• That works for the class declaration, but what about the instance declaration? In this case there is a scenario where I'd need an instance that has both a manual way of toggling and an automatic way of toggling. In the code above the only way would be to use the instance declared with the class type. Toggler toggler = new Toggler(); which means I wouldn't be able to use the interface declaration, that might be a tradeoff I'd have to make. – morbidhawk Apr 10 '17 at 17:06
  • 1
    Not being a C# expert, I'd say I never saw something like that in code. But I'm finding difficult to find a use case where you have to explicitly declare you want an object implementing 2 different interfaces, and this combination isn't a "real" third object. Can you provide a more concrete example then the Toggle one ? – Machado Apr 10 '17 at 17:25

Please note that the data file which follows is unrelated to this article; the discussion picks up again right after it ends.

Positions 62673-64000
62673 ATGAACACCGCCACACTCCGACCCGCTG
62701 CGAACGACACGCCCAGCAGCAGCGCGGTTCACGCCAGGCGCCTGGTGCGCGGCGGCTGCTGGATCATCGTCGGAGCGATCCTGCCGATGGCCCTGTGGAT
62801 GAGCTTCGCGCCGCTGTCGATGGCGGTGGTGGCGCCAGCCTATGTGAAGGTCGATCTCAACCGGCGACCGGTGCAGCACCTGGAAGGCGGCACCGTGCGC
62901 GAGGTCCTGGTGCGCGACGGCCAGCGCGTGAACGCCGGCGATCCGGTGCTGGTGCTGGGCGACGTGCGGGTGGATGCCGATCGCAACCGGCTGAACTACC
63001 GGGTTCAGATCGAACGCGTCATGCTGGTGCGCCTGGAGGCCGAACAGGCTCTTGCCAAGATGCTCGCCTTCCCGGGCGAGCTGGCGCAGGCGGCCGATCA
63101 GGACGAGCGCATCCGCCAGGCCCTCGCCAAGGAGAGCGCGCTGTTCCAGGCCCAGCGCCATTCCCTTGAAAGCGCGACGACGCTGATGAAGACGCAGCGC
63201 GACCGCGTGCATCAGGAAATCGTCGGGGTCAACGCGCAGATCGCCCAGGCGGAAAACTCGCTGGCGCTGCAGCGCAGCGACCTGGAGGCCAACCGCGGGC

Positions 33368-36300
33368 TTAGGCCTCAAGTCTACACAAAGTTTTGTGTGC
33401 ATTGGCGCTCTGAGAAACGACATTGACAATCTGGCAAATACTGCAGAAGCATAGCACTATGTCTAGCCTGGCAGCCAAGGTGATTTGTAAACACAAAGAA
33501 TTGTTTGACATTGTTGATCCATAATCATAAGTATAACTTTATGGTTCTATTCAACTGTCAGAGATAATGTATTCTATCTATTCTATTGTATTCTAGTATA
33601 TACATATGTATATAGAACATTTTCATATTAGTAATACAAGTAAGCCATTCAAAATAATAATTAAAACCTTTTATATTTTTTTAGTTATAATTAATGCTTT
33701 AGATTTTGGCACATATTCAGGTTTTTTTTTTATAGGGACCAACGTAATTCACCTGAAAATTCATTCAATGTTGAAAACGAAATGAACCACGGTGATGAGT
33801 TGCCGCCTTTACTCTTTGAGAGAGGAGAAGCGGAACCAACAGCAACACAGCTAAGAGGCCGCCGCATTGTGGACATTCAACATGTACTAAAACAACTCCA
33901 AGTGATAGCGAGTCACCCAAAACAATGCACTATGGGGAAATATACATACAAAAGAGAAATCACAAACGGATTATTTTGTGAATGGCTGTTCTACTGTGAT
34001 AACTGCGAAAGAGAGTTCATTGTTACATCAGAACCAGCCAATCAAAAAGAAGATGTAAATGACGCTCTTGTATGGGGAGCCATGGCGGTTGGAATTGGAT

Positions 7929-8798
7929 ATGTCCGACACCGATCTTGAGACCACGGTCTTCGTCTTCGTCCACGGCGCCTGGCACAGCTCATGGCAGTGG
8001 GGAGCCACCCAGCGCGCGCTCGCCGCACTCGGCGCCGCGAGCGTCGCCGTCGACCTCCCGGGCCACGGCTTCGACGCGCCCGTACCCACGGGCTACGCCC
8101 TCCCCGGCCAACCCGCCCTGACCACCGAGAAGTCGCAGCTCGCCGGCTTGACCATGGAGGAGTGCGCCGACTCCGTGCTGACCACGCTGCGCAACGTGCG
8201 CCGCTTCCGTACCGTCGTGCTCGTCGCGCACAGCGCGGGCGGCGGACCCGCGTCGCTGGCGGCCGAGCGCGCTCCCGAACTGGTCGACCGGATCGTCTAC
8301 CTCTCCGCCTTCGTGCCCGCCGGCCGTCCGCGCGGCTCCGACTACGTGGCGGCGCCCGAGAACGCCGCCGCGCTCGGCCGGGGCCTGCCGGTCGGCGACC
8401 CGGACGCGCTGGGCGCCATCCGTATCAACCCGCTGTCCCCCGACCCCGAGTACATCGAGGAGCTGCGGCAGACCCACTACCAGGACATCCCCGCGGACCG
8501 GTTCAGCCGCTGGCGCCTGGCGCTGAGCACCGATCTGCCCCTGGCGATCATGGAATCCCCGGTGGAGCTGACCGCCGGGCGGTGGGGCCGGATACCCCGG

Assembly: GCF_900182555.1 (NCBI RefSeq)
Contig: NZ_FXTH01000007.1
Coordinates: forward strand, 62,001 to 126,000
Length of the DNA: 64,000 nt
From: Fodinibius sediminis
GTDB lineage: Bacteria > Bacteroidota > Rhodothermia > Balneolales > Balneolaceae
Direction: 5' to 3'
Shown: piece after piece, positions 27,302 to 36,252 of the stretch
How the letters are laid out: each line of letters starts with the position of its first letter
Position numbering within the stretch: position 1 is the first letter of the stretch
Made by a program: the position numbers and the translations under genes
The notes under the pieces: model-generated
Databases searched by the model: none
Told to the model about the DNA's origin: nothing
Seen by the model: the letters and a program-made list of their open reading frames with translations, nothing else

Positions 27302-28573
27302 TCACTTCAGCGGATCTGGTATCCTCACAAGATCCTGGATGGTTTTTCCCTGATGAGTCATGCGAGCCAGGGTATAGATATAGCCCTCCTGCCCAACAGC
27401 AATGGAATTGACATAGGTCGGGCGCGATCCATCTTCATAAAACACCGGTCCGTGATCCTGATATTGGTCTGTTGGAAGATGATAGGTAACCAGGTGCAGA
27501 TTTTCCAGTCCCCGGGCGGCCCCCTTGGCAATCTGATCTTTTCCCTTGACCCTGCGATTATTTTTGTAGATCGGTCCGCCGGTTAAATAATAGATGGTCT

• you could pass in both interfaces as separate variables. this is more flexible – Ewan Apr 10 '17 at 17:28
  • 1
    I've edited my answer to include instance declaration. – John Wu Apr 10 '17 at 17:50
  • 1
    @morbidhawk I completely agree. – John Wu Apr 10 '17 at 18:54
0

The interface-segregation principle (ISP) states that no client should be forced to depend on methods it does not use

I think definition above mean that

no client should be forced to implement methods it does not use

It is ok for interface's consumer to depend on interface with multiple methods but uses only one of them.

So in your case you can introduce only one interface

public interface IToggler
{
    IEnumerable<IToggleable> ToggleByAttribute(IAttribute attribute);

    void Toggle(IEnumerable<IToggleable> toggles);
}

And implementation

public interface Toggler : IToggler
{
    IEnumerable<IToggleable> ToggleByAttribute(IAttribute attribute) 
    { 
        // Implementation
    }

    void Toggle(IEnumerable<IToggleable> toggles)
    { 
        // Implementation
    }
}

You can consider applying Interface Segregation Principle only in cases when you decide to have more then one implementation for one of the methods.